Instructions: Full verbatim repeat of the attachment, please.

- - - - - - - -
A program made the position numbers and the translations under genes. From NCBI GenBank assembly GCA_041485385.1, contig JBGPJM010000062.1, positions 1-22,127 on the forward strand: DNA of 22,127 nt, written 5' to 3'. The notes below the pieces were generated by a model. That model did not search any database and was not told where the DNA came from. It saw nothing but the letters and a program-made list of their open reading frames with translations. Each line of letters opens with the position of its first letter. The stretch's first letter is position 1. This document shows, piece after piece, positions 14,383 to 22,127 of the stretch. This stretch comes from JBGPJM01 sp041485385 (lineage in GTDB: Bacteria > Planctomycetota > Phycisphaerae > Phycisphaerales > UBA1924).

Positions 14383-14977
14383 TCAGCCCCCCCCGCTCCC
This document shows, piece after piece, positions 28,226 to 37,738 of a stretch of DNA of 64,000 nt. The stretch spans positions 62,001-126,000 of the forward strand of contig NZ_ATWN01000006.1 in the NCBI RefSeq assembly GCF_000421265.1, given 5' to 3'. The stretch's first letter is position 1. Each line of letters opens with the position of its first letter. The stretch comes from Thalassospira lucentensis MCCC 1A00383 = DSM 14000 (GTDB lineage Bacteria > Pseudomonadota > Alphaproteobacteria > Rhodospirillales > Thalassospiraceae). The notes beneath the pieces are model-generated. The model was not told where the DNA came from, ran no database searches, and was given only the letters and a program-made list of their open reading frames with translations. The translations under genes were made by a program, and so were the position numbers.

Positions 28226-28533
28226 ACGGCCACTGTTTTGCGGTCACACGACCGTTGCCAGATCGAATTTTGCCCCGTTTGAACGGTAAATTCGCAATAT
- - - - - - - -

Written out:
A program made the position numbers and the translations under genes. From NCBI GenBank assembly GCA_041485385.1, contig JBGPJM010000062.1, positions 1-22,127 on the forward strand: DNA of 22,127 nt, written 5' to 3'. The notes below the pieces were generated by a model. That model did not search any database and was not told where the DNA came from. It saw nothing but the letters and a program-made list of their open reading frames with translations. Each line of letters opens with the position of its first letter. The stretch's first letter is position 1. This document shows, piece after piece, positions 14,383 to 22,127 of the stretch. This stretch comes from JBGPJM01 sp041485385 (lineage in GTDB: Bacteria > Planctomycetota > Phycisphaerae > Phycisphaerales > UBA1924).

Positions 14383-14977
14383 TCAGCCCCCCCCGCTCCC
This document shows, piece after piece, positions 28,226 to 37,738 of a stretch of DNA of 64,000 nt. The stretch spans positions 62,001-126,000 of the forward strand of contig NZ_ATWN01000006.1 in the NCBI RefSeq assembly GCF_000421265.1, given 5' to 3'. The stretch's first letter is position 1. Each line of letters opens with the position of its first letter. The stretch comes from Thalassospira lucentensis MCCC 1A00383 = DSM 14000 (GTDB lineage Bacteria > Pseudomonadota > Alphaproteobacteria > Rhodospirillales > Thalassospiraceae). The notes beneath the pieces are model-generated. The model was not told where the DNA came from, ran no database searches, and was given only the letters and a program-made list of their open reading frames with translations. The translations under genes were made by a program, and so were the position numbers.

Positions 28226-28533
28226 ACGGCCACTGTTTTGCGGTCACACGACCGTTGCCAGATCGAATTTTGCCCCGTTTGAACGGTAAATTCGCAATAT